I often hear from clients and potential clients that they want to add a relative’s name to a piece of real estate as “joint tenants” in order to avoid probate. Although this is probably the cheapest estate planning tool you can do in the short term, it is the least favorable for most circumstances for several reasons. This article highlights the disadvantages of using joint tenancy as an estate planning tool.

What is Joint Tenancy? 

Under joint tenancy, each co-owner of real estate owns an undivided equal interest in the real estate. Upon the death of one joint tenant, the deceased joint tenant’s interest passes on to the other surviving joint tenants. This is accomplished after a joint tenant’s death by recording an Affidavit of Death of Joint Tenant in order to remove the deceased joint tenant’s name from the real estate.

For several reasons, joint tenancy is not the best method to pass on property after your death.

Loss of Control and Creditor Protection

First and foremost, you lose control of the real estate because you will now own the property with co-owners.If a co-owner wants to sell, he can force the sale through a partition action. Relationships can change over years that could alter the relationship co-owners have with the real estate owned together.

Further, if the co-owner has judgments against him, a creditor can put a lien on the real estate. This can be extremely disadvantageous because even if you do not have judgments or liens, a creditor can attach a lien to the property because of a co-owner’s debt and potentially force a sale.

Tax Implications

A great estate planning tool is to take advantage of the “step up in basis” of real estate when it is within a trust or passed through probate. Generally, if real estate is inherited, the heirs receive a “step up in basis” meaning that their basis for the asset is the value of the property upon the death of the previous owner. For example, John purchases an apartment building in 1980 for $100,000. It is currently worth $1,000,000. If he sells it today, he will pay capital gains taxes on $900,000 (this is oversimplifying it because you also have to take into account depreciation). However, if he dies and his children inherit it and then sell it, they do not pay any capital gains taxes because the children’s basis is $1,000,000.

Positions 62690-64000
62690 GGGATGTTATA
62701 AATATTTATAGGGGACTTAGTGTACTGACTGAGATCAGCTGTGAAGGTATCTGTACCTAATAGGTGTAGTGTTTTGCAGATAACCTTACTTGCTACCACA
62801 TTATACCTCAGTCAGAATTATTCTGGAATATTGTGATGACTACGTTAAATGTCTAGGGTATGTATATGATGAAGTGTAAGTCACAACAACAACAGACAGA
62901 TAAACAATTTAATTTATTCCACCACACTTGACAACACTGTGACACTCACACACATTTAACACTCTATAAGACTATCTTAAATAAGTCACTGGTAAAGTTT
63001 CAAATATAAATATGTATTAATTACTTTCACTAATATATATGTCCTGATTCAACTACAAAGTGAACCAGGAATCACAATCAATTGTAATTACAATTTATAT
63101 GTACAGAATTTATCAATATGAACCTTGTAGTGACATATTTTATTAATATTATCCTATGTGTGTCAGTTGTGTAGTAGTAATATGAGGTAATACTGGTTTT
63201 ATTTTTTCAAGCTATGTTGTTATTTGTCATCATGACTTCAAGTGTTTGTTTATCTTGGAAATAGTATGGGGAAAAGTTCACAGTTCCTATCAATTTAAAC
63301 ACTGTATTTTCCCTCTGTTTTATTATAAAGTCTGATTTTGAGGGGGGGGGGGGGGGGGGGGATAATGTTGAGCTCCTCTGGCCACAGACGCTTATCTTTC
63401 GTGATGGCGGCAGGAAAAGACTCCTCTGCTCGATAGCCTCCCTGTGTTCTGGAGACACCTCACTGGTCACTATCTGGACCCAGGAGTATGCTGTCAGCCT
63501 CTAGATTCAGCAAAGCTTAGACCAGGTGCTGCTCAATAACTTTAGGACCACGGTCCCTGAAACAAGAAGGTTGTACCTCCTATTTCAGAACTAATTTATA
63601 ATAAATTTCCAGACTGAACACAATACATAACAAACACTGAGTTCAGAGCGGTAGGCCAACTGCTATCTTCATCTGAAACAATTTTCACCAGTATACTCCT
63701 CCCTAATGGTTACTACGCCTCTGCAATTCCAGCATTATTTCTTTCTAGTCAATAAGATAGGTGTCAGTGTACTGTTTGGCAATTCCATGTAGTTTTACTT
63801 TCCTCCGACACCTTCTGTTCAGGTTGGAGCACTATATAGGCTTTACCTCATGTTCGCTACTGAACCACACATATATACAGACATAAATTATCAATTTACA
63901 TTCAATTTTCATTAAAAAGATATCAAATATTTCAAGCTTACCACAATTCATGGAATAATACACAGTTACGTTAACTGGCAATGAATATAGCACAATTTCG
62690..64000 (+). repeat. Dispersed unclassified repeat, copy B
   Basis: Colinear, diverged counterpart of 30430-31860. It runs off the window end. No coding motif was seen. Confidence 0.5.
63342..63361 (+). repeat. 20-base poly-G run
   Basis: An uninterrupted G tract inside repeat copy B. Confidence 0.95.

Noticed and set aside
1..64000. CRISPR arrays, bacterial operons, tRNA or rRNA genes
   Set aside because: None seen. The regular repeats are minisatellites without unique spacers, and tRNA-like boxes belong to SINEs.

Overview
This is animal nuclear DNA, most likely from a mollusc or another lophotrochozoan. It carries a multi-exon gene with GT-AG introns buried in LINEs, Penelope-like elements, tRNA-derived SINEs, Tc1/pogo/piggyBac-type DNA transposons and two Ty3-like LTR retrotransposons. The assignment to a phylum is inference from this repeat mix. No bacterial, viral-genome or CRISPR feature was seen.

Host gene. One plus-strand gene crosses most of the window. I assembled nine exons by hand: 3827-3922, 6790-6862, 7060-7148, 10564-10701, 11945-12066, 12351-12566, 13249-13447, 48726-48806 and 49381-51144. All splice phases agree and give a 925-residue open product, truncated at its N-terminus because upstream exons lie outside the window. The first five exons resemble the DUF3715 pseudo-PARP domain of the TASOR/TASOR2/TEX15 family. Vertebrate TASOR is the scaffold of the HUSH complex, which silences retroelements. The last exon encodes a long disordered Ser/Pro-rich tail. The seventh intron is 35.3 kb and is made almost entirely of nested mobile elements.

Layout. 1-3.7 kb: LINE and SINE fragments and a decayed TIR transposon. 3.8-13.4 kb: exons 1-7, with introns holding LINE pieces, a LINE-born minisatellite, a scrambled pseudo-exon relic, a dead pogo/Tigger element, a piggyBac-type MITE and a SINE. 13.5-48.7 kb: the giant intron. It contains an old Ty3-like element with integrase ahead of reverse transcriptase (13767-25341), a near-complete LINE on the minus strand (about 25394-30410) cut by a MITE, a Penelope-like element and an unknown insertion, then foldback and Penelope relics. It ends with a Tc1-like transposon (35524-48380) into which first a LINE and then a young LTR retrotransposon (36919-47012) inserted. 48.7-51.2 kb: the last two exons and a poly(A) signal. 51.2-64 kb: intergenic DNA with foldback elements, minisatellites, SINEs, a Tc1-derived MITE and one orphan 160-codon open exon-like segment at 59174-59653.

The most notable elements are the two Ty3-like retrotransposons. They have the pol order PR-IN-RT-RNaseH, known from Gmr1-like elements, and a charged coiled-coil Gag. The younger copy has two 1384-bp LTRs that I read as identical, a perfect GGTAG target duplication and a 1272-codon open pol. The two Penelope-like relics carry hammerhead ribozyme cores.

However, if you own real estate in joint tenancy, the surviving joint tenant assumes the deceased joint tenant’s basis. So in the example above if John owned the apartment building with his children as joint tenants and John’s children decide to sell upon his death, they would be liable for capital gains taxes on the $900,000 gain.

There is an also an issue of gift taxes when you “give” an asset away during your lifetime.

What to do instead?

By drafting a revocable living trust, there is still a way to avoid probate without adding co-owners to any real estate you own. If you are interested in learning more, please contact Attorney Anthony Marinaccio at (818) 839-5220 for more information.


What is a Lis Pendens?

A Lis Pendens, also known as a “Notice of Pendency of Action” can be recorded on real estate through the County Recorder’s office. The purpose of a Lis Pendens is to provide “constructive notice” to a subsequent buyer, claimant, or anyone who has encumbered the real estate that there is a legal action that may affect title or possession of the real estate.

A Lis Pendens should be recorded immediately after filing a lawsuit that affects the title or possession of real estate. Prior to recording the Lis Pendens, a proof of service must be attached that shows that that the plaintiff has served the Lis Pendens by registered or certified mail all known parties that have an adverse interest in the property along with the title owner of the property. If you are not an attorney, a judge must approve that you can record a lis pendens on a property.

How Does a Lis Pendens Affect Title?

If there is a Lis Pendens recorded on a property, a title insurance company will not be able to insure title. This could hold up a sale and basically make a property unmarketable. Ultimately, because a Lis Pendens shows that a property is subject to a lawsuit that may affect title or possession, a seller would not be able to sell with clear title until the underlying lawsuit is resolved. If a buyer purchases a property with a properly recorded lis pendens, the buyer has “constructive notice” which may mean that the buyer could lose the property through the lawsuit if a plaintiff is successful at gaining title or possession. Therefore, a property with a lis pendens is difficult, if not impossible, to sell.

What types of lawsuits use a Lis Pendens?

Lis Pendens are used in quiet title actions but can also be used in lawsuits where title or possession of a property is in question. For example, a buyer of a property can file a lawsuit for specific performance and record a lis pendens when a seller refuses to sell under a real estate contract.

You should speak with an attorney prior to filing any action that would require a lis pendens or any action that could affect property rights. California law requires strict procedural requirements to record a Lis Pendens and for service of a summons and complaint for actions that affect title to real estate. Please contact Attorney Anthony Marinaccio at (818) 839-5220 for more information.